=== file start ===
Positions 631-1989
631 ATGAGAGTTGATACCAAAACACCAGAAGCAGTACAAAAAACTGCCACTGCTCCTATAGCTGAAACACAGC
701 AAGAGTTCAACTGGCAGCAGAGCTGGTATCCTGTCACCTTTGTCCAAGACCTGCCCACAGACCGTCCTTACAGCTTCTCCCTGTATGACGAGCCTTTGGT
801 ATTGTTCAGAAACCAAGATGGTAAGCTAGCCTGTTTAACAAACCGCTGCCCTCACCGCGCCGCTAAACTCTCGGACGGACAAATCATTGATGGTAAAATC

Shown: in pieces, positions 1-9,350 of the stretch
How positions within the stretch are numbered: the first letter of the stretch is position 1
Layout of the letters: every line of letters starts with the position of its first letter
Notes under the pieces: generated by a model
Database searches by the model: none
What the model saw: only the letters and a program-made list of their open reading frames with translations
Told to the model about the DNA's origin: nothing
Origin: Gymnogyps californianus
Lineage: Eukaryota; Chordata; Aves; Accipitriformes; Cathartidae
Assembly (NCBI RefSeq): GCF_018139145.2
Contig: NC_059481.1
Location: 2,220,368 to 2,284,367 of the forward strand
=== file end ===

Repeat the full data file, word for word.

Positions 631-1989
631 ATGAGAGTTGATACCAAAACACCAGAAGCAGTACAAAAAACTGCCACTGCTCCTATAGCTGAAACACAGC
701 AAGAGTTCAACTGGCAGCAGAGCTGGTATCCTGTCACCTTTGTCCAAGACCTGCCCACAGACCGTCCTTACAGCTTCTCCCTGTATGACGAGCCTTTGGT
801 ATTGTTCAGAAACCAAGATGGTAAGCTAGCCTGTTTAACAAACCGCTGCCCTCACCGCGCCGCTAAACTCTCGGACGGACAAATCATTGATGGTAAAATC

Shown: in pieces, positions 1-9,350 of the stretch
How positions within the stretch are numbered: the first letter of the stretch is position 1
Layout of the letters: every line of letters starts with the position of its first letter
Notes under the pieces: generated by a model
Database searches by the model: none
What the model saw: only the letters and a program-made list of their open reading frames with translations
Told to the model about the DNA's origin: nothing
Origin: Gymnogyps californianus
Lineage: Eukaryota; Chordata; Aves; Accipitriformes; Cathartidae
Assembly (NCBI RefSeq): GCF_018139145.2
Contig: NC_059481.1
Location: 2,220,368 to 2,284,367 of the forward strand